We’ve been keeping score the wrong way. Seriously. If you want to see who the best player in a particular sport may be, what do you do? You go to your favorite search engine and you search for the highest salaries at that sport. It might be interesting to create a fictional team based on the highest paid player for each position, because, after all, the highest paid players are the best ones, right? The same thing applies to business salaries, entertainment, and almost any professional field where salary negotiation exists or earning power fluctuates depending on the ability of the one earning. That’s how we keep score, and we’re keeping score wrong.
None of those measures of keeping score deal with the quality of the person involved. He or she might be great at playing their sport or running their company, but what kind of person are they? What do they accumulate for themselves, and what do they give away? “Uh oh, he’s started meddling again. He’s talking about giving.” Isn’t it amazing that giving is such a sensitive subject for some Christians? Giving, for the follower of Christ, should be as natural as breathing. Jesus commended the widow who gave her all – not for how much she gave, but for her faith in giving. Paul talked about giving to help others also. “Now about the collection for the Lord’s people: Do what I told the Galatian churches to do. On the first day of every week, each one of you should set aside a sum of money in keeping with your income, saving it up, so that when I come no collections will have to be made.” (1 Corinthians 16:1-2)
We should probably note that Paul is asking for more – for the over and above the regular giving the Corinthians engaged in. Not only did they give to support the church in Corinth, he was asking them to give to support the church in Jerusalem. Prophets had predicted a famine in the land. Christians were being disowned for following Christ. Christians were losing their jobs because they followed Christ. The Jerusalem Church was going through difficult times and Christian from Galatia to Corinth were taking up offerings to support their brothers and sisters in Christ. At least they had made some kind of commitment to do that. Paul was reminding them of that commitment so that they could take care of the collections so they wouldn’t run into a situation where Paul showed up and people did a last-minute collection where people gave out of guilt rather than planned giving out of love for Christ and for His people. It is in the DNA of a Christian to give to support the church and to help others.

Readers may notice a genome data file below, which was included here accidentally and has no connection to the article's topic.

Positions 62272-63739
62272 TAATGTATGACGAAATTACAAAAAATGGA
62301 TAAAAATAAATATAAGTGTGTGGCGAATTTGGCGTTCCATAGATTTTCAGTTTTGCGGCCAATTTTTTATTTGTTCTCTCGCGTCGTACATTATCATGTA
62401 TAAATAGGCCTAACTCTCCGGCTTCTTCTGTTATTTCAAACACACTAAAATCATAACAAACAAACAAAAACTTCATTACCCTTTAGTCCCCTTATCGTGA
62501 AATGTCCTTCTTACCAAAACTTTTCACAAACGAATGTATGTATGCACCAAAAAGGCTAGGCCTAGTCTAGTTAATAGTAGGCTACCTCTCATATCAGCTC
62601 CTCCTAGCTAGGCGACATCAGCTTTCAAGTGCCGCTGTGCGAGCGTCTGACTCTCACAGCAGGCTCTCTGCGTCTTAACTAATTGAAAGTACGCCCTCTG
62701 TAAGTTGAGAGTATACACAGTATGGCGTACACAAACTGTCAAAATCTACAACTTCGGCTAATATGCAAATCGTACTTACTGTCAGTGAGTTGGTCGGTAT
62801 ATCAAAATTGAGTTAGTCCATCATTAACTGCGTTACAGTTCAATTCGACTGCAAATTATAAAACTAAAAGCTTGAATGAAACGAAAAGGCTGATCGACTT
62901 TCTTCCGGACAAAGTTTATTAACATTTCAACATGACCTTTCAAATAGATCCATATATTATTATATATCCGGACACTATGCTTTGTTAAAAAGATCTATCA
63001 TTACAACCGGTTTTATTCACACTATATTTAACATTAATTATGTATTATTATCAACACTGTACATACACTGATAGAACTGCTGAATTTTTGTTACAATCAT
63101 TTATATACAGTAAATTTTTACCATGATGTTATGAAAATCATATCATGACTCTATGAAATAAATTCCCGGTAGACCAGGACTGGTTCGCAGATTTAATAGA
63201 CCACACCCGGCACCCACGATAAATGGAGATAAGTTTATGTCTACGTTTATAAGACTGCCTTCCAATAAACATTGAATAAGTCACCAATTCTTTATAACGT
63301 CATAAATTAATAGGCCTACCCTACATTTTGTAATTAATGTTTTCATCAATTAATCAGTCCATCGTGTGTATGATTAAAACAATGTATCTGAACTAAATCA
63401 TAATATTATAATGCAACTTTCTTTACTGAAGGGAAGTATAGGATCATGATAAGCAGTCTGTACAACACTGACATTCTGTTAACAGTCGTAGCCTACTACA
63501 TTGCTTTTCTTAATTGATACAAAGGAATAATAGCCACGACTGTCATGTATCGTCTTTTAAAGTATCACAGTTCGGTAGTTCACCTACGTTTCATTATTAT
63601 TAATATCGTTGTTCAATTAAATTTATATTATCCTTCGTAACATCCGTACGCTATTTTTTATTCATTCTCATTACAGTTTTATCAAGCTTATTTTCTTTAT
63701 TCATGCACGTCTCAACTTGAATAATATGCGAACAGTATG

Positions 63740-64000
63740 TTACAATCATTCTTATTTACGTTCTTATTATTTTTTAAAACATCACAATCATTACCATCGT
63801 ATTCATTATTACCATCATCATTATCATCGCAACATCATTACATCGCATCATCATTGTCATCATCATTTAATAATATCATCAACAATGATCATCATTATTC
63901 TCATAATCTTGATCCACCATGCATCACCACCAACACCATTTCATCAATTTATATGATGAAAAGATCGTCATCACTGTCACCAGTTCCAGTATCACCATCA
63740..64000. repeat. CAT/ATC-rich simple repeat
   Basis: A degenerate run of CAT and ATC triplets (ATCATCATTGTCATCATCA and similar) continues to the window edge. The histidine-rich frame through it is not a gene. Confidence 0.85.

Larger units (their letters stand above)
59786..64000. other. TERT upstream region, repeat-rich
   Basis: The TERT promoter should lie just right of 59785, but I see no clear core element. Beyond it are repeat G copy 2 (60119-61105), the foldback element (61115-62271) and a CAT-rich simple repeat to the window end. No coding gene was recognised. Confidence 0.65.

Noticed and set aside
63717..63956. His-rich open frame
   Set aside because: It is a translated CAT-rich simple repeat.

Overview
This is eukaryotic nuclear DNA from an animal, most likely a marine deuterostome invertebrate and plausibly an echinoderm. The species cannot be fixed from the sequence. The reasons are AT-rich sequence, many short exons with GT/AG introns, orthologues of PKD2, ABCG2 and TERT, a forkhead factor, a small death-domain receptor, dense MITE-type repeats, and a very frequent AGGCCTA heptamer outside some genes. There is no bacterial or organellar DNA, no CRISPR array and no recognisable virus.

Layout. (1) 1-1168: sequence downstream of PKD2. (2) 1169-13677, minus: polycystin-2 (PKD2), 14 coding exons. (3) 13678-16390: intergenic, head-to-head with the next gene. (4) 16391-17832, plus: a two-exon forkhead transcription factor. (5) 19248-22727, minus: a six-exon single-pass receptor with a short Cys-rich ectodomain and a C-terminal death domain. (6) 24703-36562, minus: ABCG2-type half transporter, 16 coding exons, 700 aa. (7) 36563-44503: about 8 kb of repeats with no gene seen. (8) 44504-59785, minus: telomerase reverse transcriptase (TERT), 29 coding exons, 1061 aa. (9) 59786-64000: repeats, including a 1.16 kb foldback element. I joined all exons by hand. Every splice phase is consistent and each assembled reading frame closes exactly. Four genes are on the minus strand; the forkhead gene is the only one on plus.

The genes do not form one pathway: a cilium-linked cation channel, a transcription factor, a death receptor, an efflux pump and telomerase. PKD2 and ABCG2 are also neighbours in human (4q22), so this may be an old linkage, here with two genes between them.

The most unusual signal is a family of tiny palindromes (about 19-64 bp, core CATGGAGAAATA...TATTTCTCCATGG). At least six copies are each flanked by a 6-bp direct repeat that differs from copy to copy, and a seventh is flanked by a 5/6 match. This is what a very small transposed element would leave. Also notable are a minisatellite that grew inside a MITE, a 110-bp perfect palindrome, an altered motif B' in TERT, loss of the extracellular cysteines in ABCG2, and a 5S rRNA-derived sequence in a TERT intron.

Many of us have overcome that “genetic” predisposition. We’ve become experts at accumulating stuff without learning to give to support the church and people in need. We have leaders who make a point of noting that tithing (which means giving 10%) is part of Old Testament Law and isn’t a New Testament principle as a way of getting out of anything close to sacrificial giving. Perhaps we ought to look at that area of discussion with some of the principles Jesus taught about going over and above what’s expected. In my understanding, if you tithe, you are following the law; if you give more than 10%, you are giving under grace. Sadly, the average giving rate in a church is somewhere between 3% to 5%. We excuse that by pointing out that the government takes money from us in taxes so that they can do some of the things the church should be doing. Whatever the excuse may be, I really don’t care, because, giving is ultimately between you and God. Let me just leave you with this question, though. If the Church is doing as much as it is with giving at its current level, how much more could we do if people gave at a minimum of 10%. If you want the church to have a positive impact on society – you know what to do.
O Lord, You have given me so much. Let my heart and my attitude be so joyous in giving that others join in caring for others.